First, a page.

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Natural Science
NATS 1675
Robert Crippen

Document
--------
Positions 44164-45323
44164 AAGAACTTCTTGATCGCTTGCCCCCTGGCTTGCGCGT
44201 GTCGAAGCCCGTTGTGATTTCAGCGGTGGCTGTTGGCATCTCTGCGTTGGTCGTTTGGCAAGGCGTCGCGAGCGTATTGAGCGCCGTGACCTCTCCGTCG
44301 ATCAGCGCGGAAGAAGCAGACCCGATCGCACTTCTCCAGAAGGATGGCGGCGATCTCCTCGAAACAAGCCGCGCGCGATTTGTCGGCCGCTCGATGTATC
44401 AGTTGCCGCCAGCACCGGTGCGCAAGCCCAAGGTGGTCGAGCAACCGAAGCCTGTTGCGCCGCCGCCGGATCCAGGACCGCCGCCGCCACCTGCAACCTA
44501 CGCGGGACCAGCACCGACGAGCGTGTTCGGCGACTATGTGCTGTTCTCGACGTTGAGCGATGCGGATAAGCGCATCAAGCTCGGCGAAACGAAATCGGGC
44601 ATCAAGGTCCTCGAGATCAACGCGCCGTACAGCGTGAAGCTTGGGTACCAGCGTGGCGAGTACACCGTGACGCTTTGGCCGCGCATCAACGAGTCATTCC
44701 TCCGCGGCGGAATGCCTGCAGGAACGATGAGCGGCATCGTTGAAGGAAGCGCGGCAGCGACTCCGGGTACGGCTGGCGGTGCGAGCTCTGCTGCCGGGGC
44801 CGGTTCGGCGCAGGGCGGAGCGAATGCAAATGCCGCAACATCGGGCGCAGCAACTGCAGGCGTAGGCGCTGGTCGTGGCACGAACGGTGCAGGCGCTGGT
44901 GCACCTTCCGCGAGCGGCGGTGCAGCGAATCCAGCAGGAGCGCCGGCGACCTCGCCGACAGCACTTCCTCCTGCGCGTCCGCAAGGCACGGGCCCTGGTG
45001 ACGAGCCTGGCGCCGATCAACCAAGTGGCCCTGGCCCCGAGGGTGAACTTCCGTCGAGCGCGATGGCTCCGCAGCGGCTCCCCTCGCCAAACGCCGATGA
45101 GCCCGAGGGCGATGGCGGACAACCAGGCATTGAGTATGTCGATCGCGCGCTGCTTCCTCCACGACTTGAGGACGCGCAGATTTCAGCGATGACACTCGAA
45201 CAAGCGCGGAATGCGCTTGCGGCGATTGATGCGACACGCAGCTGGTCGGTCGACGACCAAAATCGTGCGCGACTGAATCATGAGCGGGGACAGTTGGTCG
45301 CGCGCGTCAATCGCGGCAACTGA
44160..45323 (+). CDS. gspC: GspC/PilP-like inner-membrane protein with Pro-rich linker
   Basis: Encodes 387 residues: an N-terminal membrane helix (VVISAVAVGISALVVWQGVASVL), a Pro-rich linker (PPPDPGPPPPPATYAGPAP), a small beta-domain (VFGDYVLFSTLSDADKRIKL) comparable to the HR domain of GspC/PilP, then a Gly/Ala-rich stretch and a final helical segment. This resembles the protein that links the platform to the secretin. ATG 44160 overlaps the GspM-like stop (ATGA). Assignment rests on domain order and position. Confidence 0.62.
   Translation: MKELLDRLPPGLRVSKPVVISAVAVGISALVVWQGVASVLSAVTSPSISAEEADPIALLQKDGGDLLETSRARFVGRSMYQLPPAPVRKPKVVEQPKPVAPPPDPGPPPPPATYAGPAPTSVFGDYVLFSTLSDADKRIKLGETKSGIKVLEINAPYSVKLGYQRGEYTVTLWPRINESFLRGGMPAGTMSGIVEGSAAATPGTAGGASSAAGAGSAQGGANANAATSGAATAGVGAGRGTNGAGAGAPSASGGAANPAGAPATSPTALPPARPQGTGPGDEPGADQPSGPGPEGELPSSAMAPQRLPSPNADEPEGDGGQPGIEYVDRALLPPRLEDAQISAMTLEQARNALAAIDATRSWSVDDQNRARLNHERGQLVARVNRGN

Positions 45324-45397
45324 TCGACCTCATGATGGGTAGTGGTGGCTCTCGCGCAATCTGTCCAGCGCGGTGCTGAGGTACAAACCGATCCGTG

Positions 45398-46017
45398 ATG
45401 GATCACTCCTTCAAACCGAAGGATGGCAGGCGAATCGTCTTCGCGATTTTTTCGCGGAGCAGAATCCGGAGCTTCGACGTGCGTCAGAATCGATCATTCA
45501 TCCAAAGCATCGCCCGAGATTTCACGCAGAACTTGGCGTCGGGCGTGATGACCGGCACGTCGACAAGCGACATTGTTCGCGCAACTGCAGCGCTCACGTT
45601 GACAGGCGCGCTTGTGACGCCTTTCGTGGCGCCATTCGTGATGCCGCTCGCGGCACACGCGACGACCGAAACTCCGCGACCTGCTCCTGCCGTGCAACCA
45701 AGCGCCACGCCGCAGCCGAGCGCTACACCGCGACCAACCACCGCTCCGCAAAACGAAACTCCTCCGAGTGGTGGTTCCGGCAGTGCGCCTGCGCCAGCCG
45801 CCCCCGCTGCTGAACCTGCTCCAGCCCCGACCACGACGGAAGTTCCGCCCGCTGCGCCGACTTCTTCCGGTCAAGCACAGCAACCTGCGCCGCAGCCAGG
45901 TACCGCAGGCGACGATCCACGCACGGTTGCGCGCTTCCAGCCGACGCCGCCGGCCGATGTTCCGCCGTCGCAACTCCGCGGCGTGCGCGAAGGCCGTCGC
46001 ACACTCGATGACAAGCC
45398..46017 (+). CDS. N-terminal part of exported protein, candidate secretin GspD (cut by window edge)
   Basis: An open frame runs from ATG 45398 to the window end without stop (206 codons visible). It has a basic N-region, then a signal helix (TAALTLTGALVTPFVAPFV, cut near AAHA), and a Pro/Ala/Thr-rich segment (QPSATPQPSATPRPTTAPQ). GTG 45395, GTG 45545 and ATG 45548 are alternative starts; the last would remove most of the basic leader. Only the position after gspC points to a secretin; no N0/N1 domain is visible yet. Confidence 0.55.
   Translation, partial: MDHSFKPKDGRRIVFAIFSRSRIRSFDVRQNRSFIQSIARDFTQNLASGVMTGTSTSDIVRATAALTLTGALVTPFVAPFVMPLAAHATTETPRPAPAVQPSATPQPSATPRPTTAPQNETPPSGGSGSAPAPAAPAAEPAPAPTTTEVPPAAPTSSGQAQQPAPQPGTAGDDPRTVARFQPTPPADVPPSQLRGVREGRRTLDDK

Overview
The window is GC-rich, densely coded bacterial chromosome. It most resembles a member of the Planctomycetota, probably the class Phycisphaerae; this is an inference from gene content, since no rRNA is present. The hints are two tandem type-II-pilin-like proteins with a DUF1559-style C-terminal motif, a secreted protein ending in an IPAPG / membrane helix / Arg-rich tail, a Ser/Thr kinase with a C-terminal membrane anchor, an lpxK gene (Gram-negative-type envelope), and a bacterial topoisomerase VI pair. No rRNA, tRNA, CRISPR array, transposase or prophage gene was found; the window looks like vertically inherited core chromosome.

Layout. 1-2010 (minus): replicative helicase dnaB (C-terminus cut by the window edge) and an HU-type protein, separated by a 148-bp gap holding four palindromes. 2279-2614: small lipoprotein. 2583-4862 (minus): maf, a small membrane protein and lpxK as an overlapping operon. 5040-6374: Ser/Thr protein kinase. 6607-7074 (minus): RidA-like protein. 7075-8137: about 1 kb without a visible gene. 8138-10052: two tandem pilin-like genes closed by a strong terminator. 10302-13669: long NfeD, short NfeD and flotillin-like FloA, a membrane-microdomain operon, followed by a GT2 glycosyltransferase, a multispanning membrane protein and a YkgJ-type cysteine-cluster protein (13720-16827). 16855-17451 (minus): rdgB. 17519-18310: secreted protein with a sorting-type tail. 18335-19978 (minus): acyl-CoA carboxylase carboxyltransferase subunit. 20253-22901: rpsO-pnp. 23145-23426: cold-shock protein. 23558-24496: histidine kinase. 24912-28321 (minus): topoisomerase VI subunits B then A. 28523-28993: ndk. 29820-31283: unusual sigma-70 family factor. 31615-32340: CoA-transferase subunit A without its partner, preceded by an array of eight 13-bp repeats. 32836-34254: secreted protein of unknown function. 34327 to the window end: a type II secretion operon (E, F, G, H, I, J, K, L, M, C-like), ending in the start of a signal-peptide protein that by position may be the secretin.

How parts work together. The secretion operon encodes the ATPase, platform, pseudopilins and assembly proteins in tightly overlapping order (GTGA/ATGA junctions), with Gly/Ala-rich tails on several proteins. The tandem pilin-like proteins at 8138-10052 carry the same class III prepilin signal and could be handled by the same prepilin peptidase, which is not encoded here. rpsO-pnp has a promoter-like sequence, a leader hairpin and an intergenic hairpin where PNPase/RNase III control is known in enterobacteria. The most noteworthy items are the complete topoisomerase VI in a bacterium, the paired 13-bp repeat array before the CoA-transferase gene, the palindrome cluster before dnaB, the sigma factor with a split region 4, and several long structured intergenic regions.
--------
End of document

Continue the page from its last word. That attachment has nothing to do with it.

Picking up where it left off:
Midterm 2 ~ one hour and a half. 31 multiple choice question, matching and true and false. There are figures which answer the multiple choice format. There are two line pages to do your problem. Required readings section 8.6, pp 183-189 - nutrition and weight control. Do not be concerned with specific BMI number, percentages in Fig 8.14, specific information in tables 8.5, 8.7 and 8.8. CHAPTER 8 - DIGESTIVE SYSTEM  Digestive track that (tube) and associated organs (salivary glands, liver and pancreas)  Mammal’s digestive track is complete, start with the mouth and end with the anus.  Some organism only have one opening - jelly fish, fish,  Cavity of tract called the lumen  Wall of tract made of 4 layers 1. Mucosa - inner layer (which contain mucus) Mucus membrane, some areas of the mucosa contain specialize cells and other areas received digestive enzymes from other glands, i.e., single cells embedded en humocosas and/ or pancreas secretes mucous from a duct into the lumen 2. Submucosa - this contain blood vessel, lymphateic vessels and nerves. 3. Muscularis - is made of inner layer of circular muscles and outer layer of longitudinal muscle (run length of the tract). Outer layer is responsible of the peristalsis wave- like movement of the digestive tract. Allow movement of food or nutrients - combination of these muscles contracting to produce wave-like movement of the digestive tract. i. Responsible for peristaisis 4. Serosa - The outer covering is thin. Protecting layer. Mouth  Beginning of the digestive tract  Initial processing of food ~ Mechanical (chewing food down into smaller particles) and chemical digestion in the mouth, sugar digestion start here. Start breaking down complex sugar to simple sugars.  Children have 20 milk or dicedeous teeth  Adults have 32 teeth  Canines = cuspids  Incissors (8 in total) are for bitting and cutting  Bicuspids or premolars - 4 each jaw = 8 total, this are for grinding  Molars= 6 in each jaw, 12 total also for grinding   Read page 69, starting at point 4.3 and 70 Muscle Types 1. Skeletal or Voluntary ~ these are the muscles you want to show up. Muscles that are move by individual's will. 2. Cardiac Muscle ~ found in the heart (aorta) also striated but, involuntary, i.e. you do not have control over it. 3. Smooth Muscle ~ Cells are pointed at either ends; they are involuntary, and are not striated. Are single nucleous. Tongue  Contain skeletal muscle  Voluntary control  Upper surface covered with papillae. Functions of the papillae  Sensitive to touch  Adds roughness  Some of the papillae contain taste buds: salt, sweetness, bitterness & sour. The tongue is not only aids in chewing, but it also initiate aids in swalling by directing the food (= Bolus) to the back of the mouth and directs it into the pharynx (throat). At you are chewing your food, saliva is being added to it, also contain mucus which allow the food to slide down the digestive tract and the esophagus Absertion ~ this is not a primary function of the mouth; however, some absertion can occurs in the thin membrane beneath the tongue or in the throat.  Nitroglycerine ~ alleviates angina, alcohol by simple diffusion.  Salivary Glands ~ 6 glands/ 3 pairs, which empty the substances in the mouth  Basically, there are two types of solution: 1) serous - watery 2) mucus (thicker), together there are 6 salivary glands produce about one litre of saliva per day.  Salivary glands and saliva function in taste and digestion, swallowing, lubrication, cleansing and protection. Saliva Function 1. Taste ~ taste buds are only stimulated by substances in solution. Salt cannot be tastes in a dry tongue. Solution is made from a solvent and a solute. - Sugar in coffee. Sugar = solute (being dissolve), and coffee = solvent (does the dissolving). 2. Disgestion ~ produces salivary amylase or ptyalin; these begin to break down in starch and double sugars to simple sugars. [Fructose (simple sugar) and sucrose (table sugar is a double sugar)]. 3. Swallowing ~ one of the subtance produced by the salivary glands is called the mucin. Mucin is mucus like subtance, and it causes food particles to stick together. It acts as a lubricant. 4. Lubrication ~ A) It helps you to swallow. B) Mucin also prevents the mucous membranes from drying out. It aids in speaking (If you have a dry mouth, your lips and tongue would losse mobility, so this result in not speaking) 5. Cleansing ~ the longer the fermentable carbohydrates stay in the mouth, reside in the mouth the greater the chances of tooth decay. Fermentable carbohydrates or oral Bacteria produce organic acids which eat away our teeth. 6. Protection ~ A) There are substances in saliva that gived it a buffering capacity that neutralizes both acids and bases. (HCl + NaOH, the OH is the base --> HOH or H2O + NaCl). B) Saliva has a bactericidal effect on many organisms. Everytime you see a word finishing with cidal- mean can kill anyone. C) Nausea can triger salivation Pharynx ~ basically this is your throat; this is the region that connects both the mouth and nasal passsage. Swallowing ~ it is called voluntary and involuntary action, also chewing. Voluntary part refers to the facts that tonge forces the food into the pharynx. Both voluntary and involuntary automatic several things may happen 1. The soft palate elevates and closes the nasal passage 2. The epiglotti covers the glottis (open the larynx {voice box}) 3. Pharyngoesophaged sphincter relaxes and peristalsis propels the food down the esophagus. Sphincter = these are circular or doughnut shape muscles they function to close an opening of a lumen or tubular structure. We have sphincter all along the digestive tract, these are like belts that close or allow things to go in. Pharyngoesophaged = located between the pharynx and the esophagus, so then you are swallowing you have to relax so food get into the digestive tract. Peristalsis ~ It’s like a wave-like action that propels the food bolus or other materials down the digestive tract. It results from co-ordinated action of the circular and longitudinal muscles in the digestive tract. Esophagus ~  Food tube and soft structure  Muscular structure, soft that lies behind the trachea.  It about 25 cm long and it takes about 10 seconds to move down the esophagus.  It have no digestive function, it’s just a conductive organ.  At the button of the esophagus, there is another sphincter --> gastroesphageal sphincter located in the stomach and the esophagus.  Prevents he regurgitation of the acid contents of the stomach into the esophagus.  Histologically ~ not a true sphircter. Gastroesophageul sphincter  Stomach is a thick walled, J-shaped organ that functions for storage, mixing, digestion and emptying. The stomach is divided into four regions: cardiac region, fundus (above the cardiac region), body and pylorus.  The stomach is lined with mucosa made up of deep folds called RUGAE and millions of gastric pits. If your stomach fills, the rugae disappear. Storage is 1 litre, after a meal, it would take 4 to 6 hours to be empty. The stomach under dose gentle contraction, this mixes the food with gastric secretion. Protein digestion starts in the stomach.  At the pyloric sphincter the mixture of food and digestive fluids are called chyme. Chymes are the mixture of pepsin, hydrochloric acid and food.  Specialized cells lining the gastric glands produce pepsinogen (pepsin), hydrochloric acid and mucus that make up gastric juice.  Gastric pit contains specialize cells to produce digestive enzymes.  The pepsin works best at a pH of 2. ph scale goes from 0 to 14. 7 is neutral, such as water. The lower the pH the higher the acidity <7, Base on alkaline is >7. The acidity from 6 to 7 is 10x, from 5 to 7 = 100x and 4 to 7 = 1000x. pH stands from the power of Hydrogen ions.  HCL acid breaks down connective tissues, i.e. cartilage. It also kills the bacteria. Absorption is not a primary function of the stomach, but there some substances that can be absorb by it, such as:  1. alcohol  2. aspirin  3. Some lipid soluble drugs. Small Intestine ~ The small intestine is 3 m (10 ft.) in life; 6 m (20ft.) in death - this is due to relaxation of the longitudinal muscles. For comparison, the large intestine is 1.5 m long. There are number of mucus cells along the small intestine, for protection and lubrication of food. There are 2 primary functions: 1. digestion 2. absorption It exhibits three functional modifications compared to the rest of the digestive tract that aid in absorption: 1) plicae circulare - circular or transverse folds in the mucosa that increase the surface area 3 times; 2) villi - finger like projections that increase the surface area about 10 times; and 3) microvilli or brush border - each villus is covered with a layer of epithelial cells and each epithelial cell has about 600 microvilli that increase the surface area another 20 times. The total absorptive area of the small intestine is 250 m2. The small intestine is composed of three regions: (Fig. 5. 8) 1. duodenum: distinguished both structurally and histologically. The small region of the intestine 2. jejunum: it receives digestive secretion from pancreas and liver. Pancreas produ